(Des Moines, IA) Republican presidential candidate George W. Bush is calling for what he terms an era of “New American Internationalism.”
The Texas Governor is scheduled to deliver a foreign policy address on Friday. The speech caps a week in which a biographical book about Bush has been released and Bush has stepped up his campaign appearances, making stops on the television talk-show circuit.
The foreign policy speech also comes on the heels of an embarrassing incident on a Boston TV station when Bush was quizzed by a reporter who asked Bush to name foreign leaders in four “hot spots” around the globe.
During a news conference Thursday morning in Des Moines, Bush gave reporters a brief sneak preview of the worldview he’ll formally outline Friday.
“I’m going to talk about how America must not retreat within our borders, how we must lead the world to peace,” Bush said. “We can’t lead the world to peace by ourselves, but we can with out friends and allies…We must have free trade and a stronger military and strong alliances.”
Bush rejected the clarion call of some in both his party and the democratic party who worry U.S. trade agreements are hurting American workers and leading to environmental damage in developing countries.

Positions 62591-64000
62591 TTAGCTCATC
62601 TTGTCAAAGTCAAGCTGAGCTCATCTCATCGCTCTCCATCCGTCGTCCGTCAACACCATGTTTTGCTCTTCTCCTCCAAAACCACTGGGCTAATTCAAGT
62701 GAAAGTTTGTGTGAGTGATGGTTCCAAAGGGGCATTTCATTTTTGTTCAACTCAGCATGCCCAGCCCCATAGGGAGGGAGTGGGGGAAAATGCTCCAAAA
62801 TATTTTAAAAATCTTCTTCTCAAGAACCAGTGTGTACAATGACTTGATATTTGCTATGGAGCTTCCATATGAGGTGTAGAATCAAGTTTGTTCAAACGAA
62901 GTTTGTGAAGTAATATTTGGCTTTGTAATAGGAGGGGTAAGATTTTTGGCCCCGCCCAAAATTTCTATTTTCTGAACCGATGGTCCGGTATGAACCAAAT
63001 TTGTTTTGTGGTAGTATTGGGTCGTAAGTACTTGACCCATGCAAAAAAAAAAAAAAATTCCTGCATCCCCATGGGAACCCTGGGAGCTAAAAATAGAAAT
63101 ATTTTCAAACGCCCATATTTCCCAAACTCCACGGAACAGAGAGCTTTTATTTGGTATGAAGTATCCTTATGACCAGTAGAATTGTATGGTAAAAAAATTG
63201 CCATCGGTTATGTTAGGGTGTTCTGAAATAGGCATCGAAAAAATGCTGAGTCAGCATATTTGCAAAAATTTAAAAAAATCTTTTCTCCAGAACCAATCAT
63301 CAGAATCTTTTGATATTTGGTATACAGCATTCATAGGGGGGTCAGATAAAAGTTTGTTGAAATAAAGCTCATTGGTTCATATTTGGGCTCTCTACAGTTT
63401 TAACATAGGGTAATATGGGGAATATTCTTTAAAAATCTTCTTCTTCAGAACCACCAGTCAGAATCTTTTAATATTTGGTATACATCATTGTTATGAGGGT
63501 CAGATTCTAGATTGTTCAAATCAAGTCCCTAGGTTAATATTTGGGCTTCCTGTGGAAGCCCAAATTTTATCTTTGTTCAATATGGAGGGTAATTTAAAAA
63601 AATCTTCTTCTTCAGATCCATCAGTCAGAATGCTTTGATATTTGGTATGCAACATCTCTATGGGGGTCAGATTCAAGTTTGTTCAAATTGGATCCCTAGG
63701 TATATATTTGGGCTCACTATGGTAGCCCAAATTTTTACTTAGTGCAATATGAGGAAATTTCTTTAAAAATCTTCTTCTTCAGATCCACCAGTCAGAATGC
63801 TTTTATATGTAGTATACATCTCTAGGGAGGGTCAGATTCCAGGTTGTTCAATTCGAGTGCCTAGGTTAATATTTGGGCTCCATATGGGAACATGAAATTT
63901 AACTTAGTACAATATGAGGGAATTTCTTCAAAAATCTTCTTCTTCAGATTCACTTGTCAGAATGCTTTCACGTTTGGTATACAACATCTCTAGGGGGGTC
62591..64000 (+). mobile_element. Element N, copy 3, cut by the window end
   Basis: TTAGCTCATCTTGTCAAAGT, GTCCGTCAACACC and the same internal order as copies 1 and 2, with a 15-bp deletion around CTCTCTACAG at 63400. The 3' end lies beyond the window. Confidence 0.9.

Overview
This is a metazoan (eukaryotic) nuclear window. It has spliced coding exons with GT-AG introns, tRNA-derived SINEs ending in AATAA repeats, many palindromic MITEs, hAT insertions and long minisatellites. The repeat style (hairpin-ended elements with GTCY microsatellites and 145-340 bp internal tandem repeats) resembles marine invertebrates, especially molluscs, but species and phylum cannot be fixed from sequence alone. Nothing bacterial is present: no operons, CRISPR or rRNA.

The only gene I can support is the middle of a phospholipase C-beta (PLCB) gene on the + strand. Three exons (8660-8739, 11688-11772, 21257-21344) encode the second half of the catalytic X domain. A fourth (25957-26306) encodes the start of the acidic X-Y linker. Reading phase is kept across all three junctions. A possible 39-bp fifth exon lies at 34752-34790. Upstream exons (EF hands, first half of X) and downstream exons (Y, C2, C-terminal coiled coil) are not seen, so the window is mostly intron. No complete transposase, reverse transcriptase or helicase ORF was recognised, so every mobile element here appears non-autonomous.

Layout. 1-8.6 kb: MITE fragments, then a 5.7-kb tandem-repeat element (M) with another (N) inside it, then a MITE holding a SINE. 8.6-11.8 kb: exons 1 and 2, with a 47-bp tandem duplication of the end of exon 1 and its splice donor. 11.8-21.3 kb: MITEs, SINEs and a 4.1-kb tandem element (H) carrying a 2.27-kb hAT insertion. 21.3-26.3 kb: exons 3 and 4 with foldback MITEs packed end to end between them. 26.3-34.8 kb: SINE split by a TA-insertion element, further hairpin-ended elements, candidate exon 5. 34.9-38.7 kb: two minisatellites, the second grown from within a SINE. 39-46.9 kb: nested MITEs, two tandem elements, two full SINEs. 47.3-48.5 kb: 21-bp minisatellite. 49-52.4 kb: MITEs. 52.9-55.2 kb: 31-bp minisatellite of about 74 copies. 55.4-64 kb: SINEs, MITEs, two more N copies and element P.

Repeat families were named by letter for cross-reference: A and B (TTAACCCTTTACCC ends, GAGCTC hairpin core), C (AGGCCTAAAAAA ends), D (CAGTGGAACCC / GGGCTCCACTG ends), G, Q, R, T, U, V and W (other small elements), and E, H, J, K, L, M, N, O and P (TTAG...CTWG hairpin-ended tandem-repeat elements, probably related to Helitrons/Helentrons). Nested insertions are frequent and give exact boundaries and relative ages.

“America must seize the moment. That stands in stark contrast with those who believe we ought to retreat within our borders. I know we need to have a new American internationalism,” Bush said.
For example, Bush supports the idea of admitting China to the World Trade Organization.
“I hear all the talk about free trade hurts workers. I strongly disagree. I think free trade keeps our economy vibrant so people will be able to find high paying, higher-quality jobs,” he said.
But Bush supports the trade embargo against Cuba, which he termed a totalitarian regime.”
“I believe that capital flowing to Cuba will prop up Fidel Castro,” Bush said in response to a reporter’s question on the subject.
Bush was asked to contrast his worldview with that advanced by his father, who was U.S. President from January, 1989 to January, 1993.
“I’m going to give you a preview of my speech, and then you can make those conclusions,” Bush said.
Bush listed several priorities: trade markets in the Western Hemisphere; a peaceful Middle East and a secure Israel; a strong Europe, especially NATO; as well as strengthened diplomatic and trade ties with Russia, China and other countries in the Far East.